“Please, please, please...” she said under her breath, as she unbuckled her seat belt and climbed out. She grabbed her bag from the passenger seat, glad that she had it with her, but praying she wouldn’t have to use it. As she stepped into the sun, she wobbled on her feet, blinking to clear her vision. Muttering to herself, she reached back into the truck for her sunglasses. The glare from the sun was bad enough, but with dust still filling the air, it was practically impossible to see more than a few inches in front of her.

“What did I hit?” she asked the empty desert, not really expecting an answer, but needing the reassurance of a human voice. Taking careful steps, she walked around the perimeter of her truck, looking for some sort of sign. There were no tracks that she could make out, but she supposed her truck skidding to a swift stop would have covered them anyway. She was at least glad to note that there was no blood, though as there was no sign of a body either, she wasn’t wholly convinced that was a good thing.

The dust was settling now, and she was able to scan the immediate area. Shading her eyes, she turned in a full circle, but was still unable to see what – if anything – she had hit. If she was lucky, it might have just been a tire blowing.

She was starting to feel relieved when she heard a low whine. Her shoulders slumped as she realized that the noise was coming from beneath her truck. Throwing her bag to the floor, she instinctively made soft crooning noises as she crouched down, placing her head at an awkward angle so that she could look under the truck. She was immediately thankful that it was still the middle of the afternoon. She had a decent flashlight in her vet’s bag, but the battery had died during her last consultation.

“Who have we got here, then?” she said softly, and was rewarded with another soft whine. It was a dog, of that she was certain. Only a canine made that noise; a cross between a whimper and a howl.
“Right then, sweetie, let me see how I can help you, there’s a good thing...”

Storm scooted as far under the truck as she could, and came face to face with a pair of beautiful brown eyes, though they were currently dulled with shock. The brown eyes were surrounded by a mass of white fluff, and Storm could just about make out the edges of a bright pink collar.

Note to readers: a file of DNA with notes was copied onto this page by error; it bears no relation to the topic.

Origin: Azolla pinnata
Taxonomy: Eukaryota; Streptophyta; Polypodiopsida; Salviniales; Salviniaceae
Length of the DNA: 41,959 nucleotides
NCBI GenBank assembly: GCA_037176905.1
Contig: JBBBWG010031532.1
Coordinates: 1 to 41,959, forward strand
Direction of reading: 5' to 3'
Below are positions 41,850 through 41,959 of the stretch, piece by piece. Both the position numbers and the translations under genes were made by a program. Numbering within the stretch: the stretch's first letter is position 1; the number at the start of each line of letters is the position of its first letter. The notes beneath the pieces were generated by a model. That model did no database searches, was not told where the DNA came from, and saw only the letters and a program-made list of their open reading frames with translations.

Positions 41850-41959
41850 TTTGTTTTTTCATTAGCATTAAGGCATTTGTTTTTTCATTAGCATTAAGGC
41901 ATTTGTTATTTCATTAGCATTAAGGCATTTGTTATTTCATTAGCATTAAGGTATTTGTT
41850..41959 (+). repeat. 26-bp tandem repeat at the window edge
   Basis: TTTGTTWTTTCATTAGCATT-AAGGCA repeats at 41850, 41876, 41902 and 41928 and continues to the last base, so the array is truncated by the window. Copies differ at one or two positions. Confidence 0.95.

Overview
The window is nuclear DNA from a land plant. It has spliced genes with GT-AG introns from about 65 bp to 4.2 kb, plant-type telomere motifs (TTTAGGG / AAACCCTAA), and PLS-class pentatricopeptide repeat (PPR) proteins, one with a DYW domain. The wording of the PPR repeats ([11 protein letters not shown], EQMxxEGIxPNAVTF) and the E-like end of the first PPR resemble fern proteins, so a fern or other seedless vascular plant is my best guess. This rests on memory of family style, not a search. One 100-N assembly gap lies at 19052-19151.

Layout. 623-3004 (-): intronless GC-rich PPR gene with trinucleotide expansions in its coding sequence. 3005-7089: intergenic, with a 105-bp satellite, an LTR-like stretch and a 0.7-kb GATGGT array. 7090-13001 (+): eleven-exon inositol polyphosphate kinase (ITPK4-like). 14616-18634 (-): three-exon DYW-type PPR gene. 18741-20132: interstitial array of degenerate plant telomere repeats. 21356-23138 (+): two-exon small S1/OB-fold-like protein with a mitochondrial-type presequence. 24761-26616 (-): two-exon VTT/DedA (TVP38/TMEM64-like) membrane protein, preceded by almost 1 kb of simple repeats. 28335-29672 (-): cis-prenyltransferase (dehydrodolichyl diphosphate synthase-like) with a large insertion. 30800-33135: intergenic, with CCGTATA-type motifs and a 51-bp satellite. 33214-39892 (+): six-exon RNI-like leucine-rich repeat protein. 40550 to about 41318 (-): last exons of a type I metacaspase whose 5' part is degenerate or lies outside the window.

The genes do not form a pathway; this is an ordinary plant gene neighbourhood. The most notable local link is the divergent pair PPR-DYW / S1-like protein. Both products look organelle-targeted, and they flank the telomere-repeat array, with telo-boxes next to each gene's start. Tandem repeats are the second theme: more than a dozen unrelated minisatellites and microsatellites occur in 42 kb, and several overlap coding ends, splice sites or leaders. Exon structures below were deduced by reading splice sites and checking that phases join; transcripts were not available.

“Come on, girl, you’ll be fine. What’s a sweet little poodle like you doing out in the desert, anyway?”

The dog whined again, and Storm carefully held her hand in front of the dog’s face. The poodle licked her fingers, which Storm took as a good omen. Continuing to croon softly, she gently ran her hands over the dog’s body, trying to discern any obvious injuries. There weren’t any signs of blood, but that didn’t mean that the dog wasn’t bleeding internally. She couldn’t feel any broken bones, either.

“I need to get you out, sweetie, so bear with me.”

There was no telling what damage had been caused, but in order to find out, there was no other choice but to pull the dog out from under the truck. Storm checked along the collar, and discovered a leash; following the length, she discovered the other end trapped under a wheel.

“Well I guess we know how you ended up under the truck,” she sighed. “Hang on, doll, I’ll be right back.”

The poodle whined in protest, but Storm was only away long enough to grab a scalpel from her bag. Thirty seconds later, she had cut through the leash and was gently dragging the dog out into the open air. Once it was free, the dog showed signs of distress, whimpering and pawing at the ground. Storm held her down with one hand while she used the other to give a more thorough examination of the dog’s limbs.

“Well, everything on the outside looks good, honey, but you’re going to need to come back to the surgery for an x-ray.”

Scooping the poodle into her arms, Storm went to stand up, but was overcome by a prickling sensation at the back of her neck. At the same time she registered the unpleasant sensation, she saw the shadow of someone looming over her.

“You ran over my dog.”

The poodle barked and scrambled to get out of Storm’s arms, but she managed to keep hold of it. She was instantly on the alert. She was in the middle of the desert – well, it seemed like the desert – and she was alone. The voice had been deep, obviously a man. And she had run over his dog, so he wasn’t likely to be happy. Taking a steadying breath, she stood up and turned, prepared to greet the dog’s owner.

First she stared at the tanned, bare toes. Then her gaze went up. And up. Past the equally tanned calves, and beyond the muscular thighs, encased in a pair of cut-off denims. She’d barely appreciated the legs when her vision was assaulted by the vast amount of torso on show, sparsely haired, and toned, she suspected, on a regular basis. 

She had difficulty keeping her jaw from dropping.

She lost the battle when she reached his face. Strong chiseled features complemented the deep, green eyes of the stranger, and his dark hair flopped haphazardly across his wide brow. And as if he didn’t already have every other physical perfection, there was also a dimple in the cleft of his chin that simply begged for attention.

“Hot,” she muttered.

“Excuse me?”

“I’m hot,” she said, recovering herself quickly. She fanned herself for a moment before offering him her hand. “Storm.”

“Excuse me?” he said again.

“My name,” she said patiently. “I’m Storm Halliwell.”